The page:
Despite the occasional ministerial tweet and public banter about the federal government’s imminent (always imminent) plans to expand the usage of social media, caution remains the order of the day. And so it shall be until at least the next federal election, a focal point of partisan spin and “war room” tactics that ensures online tools and channels are first and foremost about branding, fundraising and messaging.
What happened to Web 2.0 as a new movement of “mass collaboration” and a generator of forms of democratic engagement? While we certainly see dramatic evidence of social networking leading to political action in such far off places as Tunisia and Egypt, what about here at home in our more established if somewhat lethargic democratic polity? And what about administratively, where Web 2.0 is said to be the basis for service innovation and more flexible models of policy and decision making?
In cities and small communities across the country, it is indeed possible to witness some emerging contours of new forms of governing driven in large part by the online universe and the expansion and wider acceptance of new social media.
Take, for example, Berwick, Nova Scotia, the province’s self-proclaimed apple capital and also its fastest growing community in recent years. With a local population of approximately 2,500, the town’s Facebook page has more than 1,700 friends following and contributing to the local community (most are locals but a smattering of expats keep in touch as well). During recent storms, Facebook has provided an invaluable platform for not only updates by town authorities but also residents themselves, informing and mobilizing accordingly.
In the fall of 2008, in part through Facebook cajoling the town’s voters, the turnout rate surpassed 50 percent despite an acclaimed mayoral candidate (himself a user of Skype to connect with family). Berwick’s Chief Administrative Officer, Bob Ashley, sees great potential ahead in terms of integrating online discussions and input with the more formalized council meetings to widen deliberation and learning. He acknowledges, however, that most councillors remain trepid in their own social networking usage and the implications for how best to interact with constituents.
One concern shared by many in the community is the invariable venting by a disgruntled few and the potential for what the University of Toronto’s Mark Kingwell terms the “shouting doctrine” to take hold. Yet, despite the occasional rant, Ashley notes that local proximity actually nurtures civility since people know they are interacting virtually with their real world neighbours (and on a few occasions people have been called out to tone down their remarks).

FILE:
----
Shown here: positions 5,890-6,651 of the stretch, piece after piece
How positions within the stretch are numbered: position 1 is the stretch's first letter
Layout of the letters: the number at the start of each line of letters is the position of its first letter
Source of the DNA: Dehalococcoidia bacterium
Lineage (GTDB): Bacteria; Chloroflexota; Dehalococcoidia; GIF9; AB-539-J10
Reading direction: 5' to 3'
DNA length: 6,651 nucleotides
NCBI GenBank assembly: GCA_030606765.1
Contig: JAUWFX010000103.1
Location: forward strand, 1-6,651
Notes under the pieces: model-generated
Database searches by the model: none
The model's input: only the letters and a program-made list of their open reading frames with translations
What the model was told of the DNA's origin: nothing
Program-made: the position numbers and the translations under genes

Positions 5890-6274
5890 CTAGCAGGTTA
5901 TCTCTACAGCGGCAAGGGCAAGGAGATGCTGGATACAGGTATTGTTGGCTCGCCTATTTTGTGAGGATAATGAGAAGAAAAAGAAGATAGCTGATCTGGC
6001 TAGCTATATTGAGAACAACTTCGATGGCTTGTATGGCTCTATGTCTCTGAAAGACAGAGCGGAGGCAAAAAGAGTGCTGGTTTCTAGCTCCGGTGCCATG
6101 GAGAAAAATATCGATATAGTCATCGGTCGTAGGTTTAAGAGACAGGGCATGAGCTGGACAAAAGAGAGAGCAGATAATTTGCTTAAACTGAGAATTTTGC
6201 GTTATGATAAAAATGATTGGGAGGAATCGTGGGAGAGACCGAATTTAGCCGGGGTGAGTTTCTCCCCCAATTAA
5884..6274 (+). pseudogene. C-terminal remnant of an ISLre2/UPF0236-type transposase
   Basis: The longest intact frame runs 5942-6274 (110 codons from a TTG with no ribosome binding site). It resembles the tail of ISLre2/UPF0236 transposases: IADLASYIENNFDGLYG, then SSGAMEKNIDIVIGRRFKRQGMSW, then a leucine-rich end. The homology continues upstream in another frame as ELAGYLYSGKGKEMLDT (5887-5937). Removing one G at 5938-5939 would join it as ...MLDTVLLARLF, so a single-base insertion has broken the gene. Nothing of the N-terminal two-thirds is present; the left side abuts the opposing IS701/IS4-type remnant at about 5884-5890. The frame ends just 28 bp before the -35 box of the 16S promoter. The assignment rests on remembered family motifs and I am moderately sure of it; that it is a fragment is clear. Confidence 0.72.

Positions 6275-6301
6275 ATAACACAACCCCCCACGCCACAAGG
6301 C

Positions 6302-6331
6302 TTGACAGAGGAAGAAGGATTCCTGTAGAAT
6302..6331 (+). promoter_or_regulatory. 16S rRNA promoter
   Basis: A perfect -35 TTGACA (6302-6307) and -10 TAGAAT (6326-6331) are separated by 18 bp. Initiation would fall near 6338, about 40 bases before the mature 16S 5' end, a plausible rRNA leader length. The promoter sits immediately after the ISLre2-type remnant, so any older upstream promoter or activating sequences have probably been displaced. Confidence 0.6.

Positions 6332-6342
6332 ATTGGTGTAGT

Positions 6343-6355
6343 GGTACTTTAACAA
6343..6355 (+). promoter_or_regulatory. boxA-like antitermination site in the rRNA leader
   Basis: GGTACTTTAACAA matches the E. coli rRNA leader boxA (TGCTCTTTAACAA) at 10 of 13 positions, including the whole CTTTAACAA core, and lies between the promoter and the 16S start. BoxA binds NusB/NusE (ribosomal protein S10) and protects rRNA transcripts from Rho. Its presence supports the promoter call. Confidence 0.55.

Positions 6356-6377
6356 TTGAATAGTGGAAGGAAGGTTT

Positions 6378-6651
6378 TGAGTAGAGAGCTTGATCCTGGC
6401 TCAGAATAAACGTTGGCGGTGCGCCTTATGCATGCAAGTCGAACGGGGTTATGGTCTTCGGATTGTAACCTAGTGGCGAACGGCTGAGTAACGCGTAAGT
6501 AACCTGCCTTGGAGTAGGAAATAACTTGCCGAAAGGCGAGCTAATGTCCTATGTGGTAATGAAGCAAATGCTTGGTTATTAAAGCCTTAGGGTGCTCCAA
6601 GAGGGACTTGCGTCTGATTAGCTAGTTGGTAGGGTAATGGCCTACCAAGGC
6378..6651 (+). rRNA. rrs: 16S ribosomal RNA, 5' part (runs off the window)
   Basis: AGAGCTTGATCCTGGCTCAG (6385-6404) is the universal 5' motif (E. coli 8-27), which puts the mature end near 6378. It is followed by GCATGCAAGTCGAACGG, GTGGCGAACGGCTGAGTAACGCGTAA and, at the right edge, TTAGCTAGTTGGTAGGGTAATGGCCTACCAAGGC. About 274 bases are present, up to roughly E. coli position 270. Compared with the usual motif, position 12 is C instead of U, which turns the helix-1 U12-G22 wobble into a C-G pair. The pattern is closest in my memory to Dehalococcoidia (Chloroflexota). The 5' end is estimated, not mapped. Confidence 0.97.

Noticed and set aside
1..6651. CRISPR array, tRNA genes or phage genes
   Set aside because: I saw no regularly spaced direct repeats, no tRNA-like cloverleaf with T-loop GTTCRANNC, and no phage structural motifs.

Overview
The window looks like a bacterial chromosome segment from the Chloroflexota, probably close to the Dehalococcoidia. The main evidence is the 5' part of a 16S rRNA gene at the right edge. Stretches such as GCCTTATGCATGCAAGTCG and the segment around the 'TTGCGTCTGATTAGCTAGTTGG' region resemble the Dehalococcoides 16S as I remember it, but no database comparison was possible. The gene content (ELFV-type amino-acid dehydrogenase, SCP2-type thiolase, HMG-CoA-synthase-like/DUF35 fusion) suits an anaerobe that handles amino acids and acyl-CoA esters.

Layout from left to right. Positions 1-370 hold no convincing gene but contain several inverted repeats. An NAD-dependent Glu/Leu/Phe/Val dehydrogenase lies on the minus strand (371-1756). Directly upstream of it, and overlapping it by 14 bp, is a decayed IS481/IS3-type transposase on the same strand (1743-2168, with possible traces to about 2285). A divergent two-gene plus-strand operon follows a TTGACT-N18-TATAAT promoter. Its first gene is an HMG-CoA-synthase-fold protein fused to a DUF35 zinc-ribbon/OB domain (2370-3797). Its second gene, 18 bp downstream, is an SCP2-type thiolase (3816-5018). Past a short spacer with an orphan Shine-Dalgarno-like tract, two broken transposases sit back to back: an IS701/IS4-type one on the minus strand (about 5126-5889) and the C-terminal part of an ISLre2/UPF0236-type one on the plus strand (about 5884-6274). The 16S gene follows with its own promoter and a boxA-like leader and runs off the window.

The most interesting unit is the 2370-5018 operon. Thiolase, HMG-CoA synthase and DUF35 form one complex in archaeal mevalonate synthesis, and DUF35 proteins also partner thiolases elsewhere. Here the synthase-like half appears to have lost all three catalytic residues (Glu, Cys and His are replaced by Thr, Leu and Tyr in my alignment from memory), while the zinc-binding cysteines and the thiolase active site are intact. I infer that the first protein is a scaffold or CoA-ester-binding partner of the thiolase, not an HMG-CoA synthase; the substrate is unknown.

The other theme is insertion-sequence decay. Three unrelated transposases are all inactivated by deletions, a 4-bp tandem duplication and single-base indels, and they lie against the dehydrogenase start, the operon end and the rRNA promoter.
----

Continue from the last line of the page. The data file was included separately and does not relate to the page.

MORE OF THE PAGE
Ashley is also a proponent of cloud computing solutions and is anxious to see municipalities across the province explore such creative avenues in both individual and collective pursuits. Berwick is currently negotiating an agreement with its neighbours, the larger County of Kings, to share many aspects of their IT infrastructure; it is hoped that such collaboration, combined with the potential of the cloud, can yield more cost-effective and innovative solutions.
Such interest and innovation are mirrored elsewhere in Canada where the makings of a local renaissance may be taking hold. Perhaps the most high profile political example is that of recently elected Calgary Mayor, Naheed Nenshi, whose leveraging of social media played a large role in his come-from-behind victory. Mayor Nenshi is now promising to deploy such digital connectedness and creativity in mobilizing the public to better address the city’s challenges going forward.
To the north, Calgary’s perennial rival on and off the ice, the City of Edmonton was the first in Canada to host an “apps for Edmonton” campaign that leveraged open data sources and public ingenuity as a basis for new online tools that bring closer to reality the promise of “smarter communities” (a term originating in California during the late 1990s). A bit more west, Vancouver is widely regarded as a leader in open data experimentation, and across the country municipalities are experimenting with a range of new social media capacities to better align virtual and physical identities and engagement.
With respect to public sector reform, both politically and administratively, the greatest impediment to this bottom-up approach to governance renewal may well be the structures and culture of Canadian federalism that centralize both fiscal resources and media visibility of provincial and federal authorities at the expense of local government.
One recent poll in January tellingly reported that only 15 percent of Canadians were actively paying attention to federal politics (despite the appearance on television of partisan attack ads). As television diminishes and new social media expands, perhaps local awareness and engagement will continue to rise accordingly.
Jeffrey Roy is Associate Professor in the School of Public Administration at Dalhousie University (firstname.lastname@example.org).